• The naming actually makes sense to me. Outside of the iPad and iPhone, what other Apple products are numbered? You don't see the MacBook Pro 14 and the iMac 9. Even the closely related iPod Touch line isn't numbered. I refer to it as the iPad 2012, similar to how my laptop is the MacBook Pro late 2011.

      • N8R

        I accept the challenge… OSX, iOS, and Final Cut.

      • Hardware, not software.

      • N8R

        Yeah, well… you didn't specify.

        The only one I can think of is the legendary Apple II.

      • Right, and that was how long ago? I'm actually surprised that a lot of people are annoyed at it not being called the iPad 3. Who cares?!?

      • Maybe someone is just upset because they bought the older version. :) They need the numbers to make sure they are getting all the latest and greatest from Apple…that is until next month they have a new one come out…

  • tanto

    1) He is never right

    2) he is always wrong

    3) He never admits when he is wrong, especially about nintendo which had the number 1 system of 2011 (3ds)

    • N8R

      In all fairness, his job isn't to be right or wrong, it's to calculate odds more than anything else. Believing that somebody can predict the future of anything is downright silly.

      Investing in things is a gamble. Gambling, is based on odds. Every casino game is a game where the odds are in the house's favor. You're not going to see a free throw game or any other skill based game in a casino for this reason.

      The house knows their games are in their favor, because somebody sat down, crunched the numbers, and gave them not totally accurate (because nobody can predict the future) but close to accurate odds. They then decided on whether or not they would feature these games.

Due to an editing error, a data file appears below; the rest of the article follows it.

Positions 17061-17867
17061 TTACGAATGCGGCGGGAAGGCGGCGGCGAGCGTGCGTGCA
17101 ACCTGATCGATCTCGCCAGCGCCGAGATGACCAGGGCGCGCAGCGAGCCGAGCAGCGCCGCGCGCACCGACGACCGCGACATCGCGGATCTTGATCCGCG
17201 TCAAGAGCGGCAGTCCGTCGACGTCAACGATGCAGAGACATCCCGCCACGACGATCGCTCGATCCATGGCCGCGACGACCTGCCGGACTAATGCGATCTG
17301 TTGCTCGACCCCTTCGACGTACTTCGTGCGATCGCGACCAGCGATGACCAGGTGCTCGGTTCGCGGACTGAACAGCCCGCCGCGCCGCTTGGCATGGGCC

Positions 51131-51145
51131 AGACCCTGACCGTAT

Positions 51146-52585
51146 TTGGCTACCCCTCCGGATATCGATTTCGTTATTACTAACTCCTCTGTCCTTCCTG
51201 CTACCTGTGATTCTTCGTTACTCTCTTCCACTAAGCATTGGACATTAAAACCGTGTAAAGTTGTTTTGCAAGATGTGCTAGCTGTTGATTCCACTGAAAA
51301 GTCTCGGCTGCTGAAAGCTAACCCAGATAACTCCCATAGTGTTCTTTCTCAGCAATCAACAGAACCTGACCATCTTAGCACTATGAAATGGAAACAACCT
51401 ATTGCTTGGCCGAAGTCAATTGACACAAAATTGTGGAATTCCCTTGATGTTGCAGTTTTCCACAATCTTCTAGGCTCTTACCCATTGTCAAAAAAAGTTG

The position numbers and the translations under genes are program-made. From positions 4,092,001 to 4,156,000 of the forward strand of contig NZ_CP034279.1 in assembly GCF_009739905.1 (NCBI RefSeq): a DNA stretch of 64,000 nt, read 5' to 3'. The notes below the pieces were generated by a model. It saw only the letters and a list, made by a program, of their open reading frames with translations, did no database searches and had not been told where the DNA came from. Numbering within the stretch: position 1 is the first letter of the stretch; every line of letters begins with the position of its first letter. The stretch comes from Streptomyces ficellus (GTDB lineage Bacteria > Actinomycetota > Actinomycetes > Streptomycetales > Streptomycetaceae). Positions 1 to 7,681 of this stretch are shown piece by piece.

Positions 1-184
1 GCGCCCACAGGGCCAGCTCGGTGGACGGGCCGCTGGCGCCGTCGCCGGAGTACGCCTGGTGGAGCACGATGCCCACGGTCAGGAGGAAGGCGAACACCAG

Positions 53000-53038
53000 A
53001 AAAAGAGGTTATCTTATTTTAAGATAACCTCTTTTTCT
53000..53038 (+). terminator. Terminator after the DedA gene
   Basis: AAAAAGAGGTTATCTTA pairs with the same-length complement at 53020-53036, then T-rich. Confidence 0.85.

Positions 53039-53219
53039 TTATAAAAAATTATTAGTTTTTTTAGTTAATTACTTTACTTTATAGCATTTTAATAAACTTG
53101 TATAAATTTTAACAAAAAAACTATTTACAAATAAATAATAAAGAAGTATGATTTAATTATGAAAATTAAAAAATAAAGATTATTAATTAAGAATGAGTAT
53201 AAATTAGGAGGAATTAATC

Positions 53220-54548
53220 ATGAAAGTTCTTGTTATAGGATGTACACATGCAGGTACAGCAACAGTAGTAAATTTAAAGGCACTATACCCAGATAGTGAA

Pachter is basically ONE guy who figures out the odds for the video game industry. There are other people who do it, but Pachter is ONE leader in the field. Simply put, people who invest in these companies usually go through a stockbroker. When the stockbroker is clueless as to what to tell his clients, he calls a guy like Pachter to see what odds he came up with on whether or not it's a smart investment. The stockbroker than decides whether or not to "feature that game at his casino" so to say or non-metaphorically, tell his client to invest or not.

      So, as a gamer, he's really not for us. He's for investors. The people we pay in the long, long run. We gripe about his predictions because we are emotionally involved with the products involved. Rest assured that no matter what he says, people will invest in Nintendo for many, many years to come.

      And… please stop believing that it's possible to predict the future. You're only gonna hurt yourself there.